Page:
MILLS CAN USE TRUCKS
The New York Times
April 5, 1914
One Example of Great Saving Over Horses in This Business.
An argument for the keeping of comparative cost data by the owners of motor trucks was made last week by Rollin W. Hutchinson, Jr., recently appointed truck transportation engineer of one of the large motor companies.
"When a truck user keeps cost statistics over a reasonable period of time," said he, "he has something tangible to prove or disprove the claims made by the manufacturer before the sale. The figures will show at a glance whether or not his purchase has been a profitable investment, or whether horses or a truck or some other make would have been better for his particular case.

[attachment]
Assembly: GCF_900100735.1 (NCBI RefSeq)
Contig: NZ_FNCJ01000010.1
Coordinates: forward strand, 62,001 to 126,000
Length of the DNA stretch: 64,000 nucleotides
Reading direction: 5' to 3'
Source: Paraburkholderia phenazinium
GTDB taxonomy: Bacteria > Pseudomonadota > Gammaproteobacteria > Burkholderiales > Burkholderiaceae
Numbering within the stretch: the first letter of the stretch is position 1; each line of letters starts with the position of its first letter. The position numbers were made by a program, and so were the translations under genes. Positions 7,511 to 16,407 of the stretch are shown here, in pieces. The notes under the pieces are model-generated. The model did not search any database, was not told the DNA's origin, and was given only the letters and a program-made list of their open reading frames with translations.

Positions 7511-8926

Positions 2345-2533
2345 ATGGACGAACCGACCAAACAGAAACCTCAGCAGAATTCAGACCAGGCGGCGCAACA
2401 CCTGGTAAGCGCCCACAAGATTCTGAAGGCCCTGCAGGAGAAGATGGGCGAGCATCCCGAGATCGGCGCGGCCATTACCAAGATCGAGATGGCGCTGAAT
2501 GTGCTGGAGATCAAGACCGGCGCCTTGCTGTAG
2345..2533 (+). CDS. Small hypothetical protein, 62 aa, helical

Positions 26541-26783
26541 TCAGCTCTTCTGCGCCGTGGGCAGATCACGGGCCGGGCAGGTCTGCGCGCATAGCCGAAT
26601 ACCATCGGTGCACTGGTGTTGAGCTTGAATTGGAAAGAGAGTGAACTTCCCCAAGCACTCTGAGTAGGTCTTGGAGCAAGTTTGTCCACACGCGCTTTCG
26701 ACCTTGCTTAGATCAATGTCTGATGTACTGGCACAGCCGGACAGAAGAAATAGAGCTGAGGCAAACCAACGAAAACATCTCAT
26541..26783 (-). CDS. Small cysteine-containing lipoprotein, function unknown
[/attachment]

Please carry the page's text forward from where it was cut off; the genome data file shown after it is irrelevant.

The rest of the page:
"In the milling business, the motor truck has made comparatively little headway so far, although conditions are often quite favorable for its proper utilization. All over the Central West and in some sections of the East, there are mills which can deliver their product direct by motor truck to the wholesaler or jobber. One of these is in Geneva, Ill., which uses its three-ton truck for making deliveries over country roads to merchants in a number of nearby towns. The President states that it costs about as much to operate three two-shores teams as it does his company's truck. The truck, on the other hand, does the work of five teams. It's record shows an operating cost of $0.78 a day. In a period of fifteen months it carried 4,174.86 tons, the highest total for a single month being 426.5 tons. In that time it covered 12,068 miles or an average of about thirty-five miles a day.
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